Skip to main content
You have permission to edit this article.
Edit
Westminster Presbyterian: Being a sailboat church
WESTMINSTER PRESBYTERIAN CHURCH

Westminster Presbyterian: Being a sailboat church

  • Updated
{{featured_button_text}}
Sailboat

In 2014, Joan Gray, a Presbyterian pastor and former moderator of the denomination, wrote a book called "Sailboat Church." In it, she described two types of churches: rowboats and sailboats. Rowboats, she said, are controlled by the power of the people rowing. With enough strength, effort and determination, rowers can move the boat on a fairly straight path in the direction they want it to go, often working against forces that could take them in a different direction altogether. They might reach their goal, but they often exhaust themselves in the effort.

A sailboat church, on the other hand, functions like a sailboat. A sailboat harnesses the power of the wind rather than the brute strength of the sailors. Those controlling the sails and the rudder are in sync with the wind and the water. Sometimes that means tacking back and forth, going sideways in order to go forward. Sometimes the trip can take a long time, because wind can change direction. Sometimes they end up where they didn’t think they were headed.

I read this book when it first came out six years ago. I liked the analogy, but could see how in many ways our church was more of a rowboat than a sailboat. We had (and still have) capable, hardworking and dedicated people who put a lot of energy and time into the work of the church. That’s a good thing, right? But were we putting all our effort into reaching destinations we chose, all the while fighting the tides that might take us elsewhere?

I have a confession to make. I’m a rowboat type myself. I like to feel in control. I like to have a destination and a plan. I don’t deal well with change. I definitely don’t like unknowns. I’m not afraid to work hard, and I like to work with others who do, too. I never really liked sailing when my husband tried to teach me years ago. I couldn’t get the hang of reading the wind. It was scary to let the wind take control. I chafed a little when I read this book the first time. I didn’t want our church to be a sailboat church. I thought we were doing just fine rowing along.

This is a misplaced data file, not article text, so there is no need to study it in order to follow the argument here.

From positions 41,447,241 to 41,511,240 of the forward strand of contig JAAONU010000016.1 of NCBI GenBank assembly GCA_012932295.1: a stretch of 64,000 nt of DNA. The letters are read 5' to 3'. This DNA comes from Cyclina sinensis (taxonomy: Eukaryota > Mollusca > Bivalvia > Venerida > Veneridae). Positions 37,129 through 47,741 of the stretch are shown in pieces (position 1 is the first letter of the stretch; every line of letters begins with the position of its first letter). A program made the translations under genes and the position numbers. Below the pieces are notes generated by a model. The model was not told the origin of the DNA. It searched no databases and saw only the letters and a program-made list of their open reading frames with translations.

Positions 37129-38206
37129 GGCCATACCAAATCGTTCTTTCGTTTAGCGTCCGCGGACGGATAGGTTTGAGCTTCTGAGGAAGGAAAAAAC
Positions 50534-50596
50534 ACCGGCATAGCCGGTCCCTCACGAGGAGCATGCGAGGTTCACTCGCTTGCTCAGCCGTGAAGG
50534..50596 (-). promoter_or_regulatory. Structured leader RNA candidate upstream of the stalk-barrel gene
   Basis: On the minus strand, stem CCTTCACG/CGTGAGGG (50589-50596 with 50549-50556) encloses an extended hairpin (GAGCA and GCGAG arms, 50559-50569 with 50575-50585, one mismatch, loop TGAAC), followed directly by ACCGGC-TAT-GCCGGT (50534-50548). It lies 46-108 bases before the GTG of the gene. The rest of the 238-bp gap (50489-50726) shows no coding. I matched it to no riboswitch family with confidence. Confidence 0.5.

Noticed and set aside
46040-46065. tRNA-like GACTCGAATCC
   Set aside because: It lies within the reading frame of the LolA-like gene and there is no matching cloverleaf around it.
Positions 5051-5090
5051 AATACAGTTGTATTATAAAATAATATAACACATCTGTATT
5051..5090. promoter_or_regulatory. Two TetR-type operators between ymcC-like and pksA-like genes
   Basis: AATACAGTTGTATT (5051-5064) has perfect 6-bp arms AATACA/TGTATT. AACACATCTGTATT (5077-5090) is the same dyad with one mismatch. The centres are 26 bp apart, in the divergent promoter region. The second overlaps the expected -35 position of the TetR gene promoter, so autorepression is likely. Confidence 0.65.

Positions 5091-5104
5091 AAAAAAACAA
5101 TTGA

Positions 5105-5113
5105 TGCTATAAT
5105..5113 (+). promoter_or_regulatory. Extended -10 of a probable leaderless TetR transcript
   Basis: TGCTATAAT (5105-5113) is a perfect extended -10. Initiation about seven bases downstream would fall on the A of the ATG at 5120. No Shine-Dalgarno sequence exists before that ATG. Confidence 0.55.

Then 2020 happened, and I’m revisiting this analogy. This year, I’d rather be a sailboat than a rowboat.

Jill Fandrich

Jill Fandrich

What happens to boats when they are caught in sudden unexpected storms? Sometimes, out of the blue, winds and waves can make a pleasant boat ride terrifying and dangerous. We were traveling along pretty happily in our boats when the pandemic hit in March, buffeting us against the rocks of isolation, job loss, loneliness, economic uncertainty, mental health issues and change.

Dropping anchor in a storm isn’t a good choice for either rowboats or sailboats. At best, they don’t move, either forward or backward. At worst, they sink, allowing the boat to be washed over by waves.

Skilled sailors have a better chance in a storm than rowers. Rowers would have to work very hard against strong winds or waves, and could expend all their energy just staying afloat. Sailors, however, can use the power of the winds to keep going, if (and this is a big if) they can read the winds correctly. Reading the wind’s direction and working with it will keep the boat not only afloat, but moving forward. It might be a wild ride, but it can take the boat to new and exciting places.

In case I haven’t overworked this analogy enough, the “wind” for sailboat churches is the Holy Spirit, which came to the early Christians as a “mighty rush of wind” at Pentecost. Not a gentle breeze, mind you. A mighty rush.

I’m happy to say as we proceed through 2020, we are becoming more capable sailors. This year, we swiftly adapted to new ways to worship, serve and gather. Online worship turned out to be an unexpected joy, opening our church to people who did not or could not join us in person before and who are now beloved members of our church family. We are free to experiment and try new things. We're taking our lead from God. We're trusting better. We're listening better. We're more in the moment, open to ambiguities and creative potential.

A sailboat church is not only more effective, it’s more faithful. As we let go of the oars, and let the Holy Spirit fill our sails, God only knows where we’ll go from here.

Jill Fandrich is an elder at Westminster Presbyterian Church, 17 William St., Auburn, where she edits the newsletter, church website (westminsterauburn.org) and Facebook, Twitter and Instagram pages.

1
0
0
0
0

Be the first to know

* I understand and agree that registration on or use of this site constitutes agreement to its user agreement and privacy policy.

Related to this story

Most Popular

Get up-to-the-minute news sent straight to your device.

Topics

News Alerts

Breaking News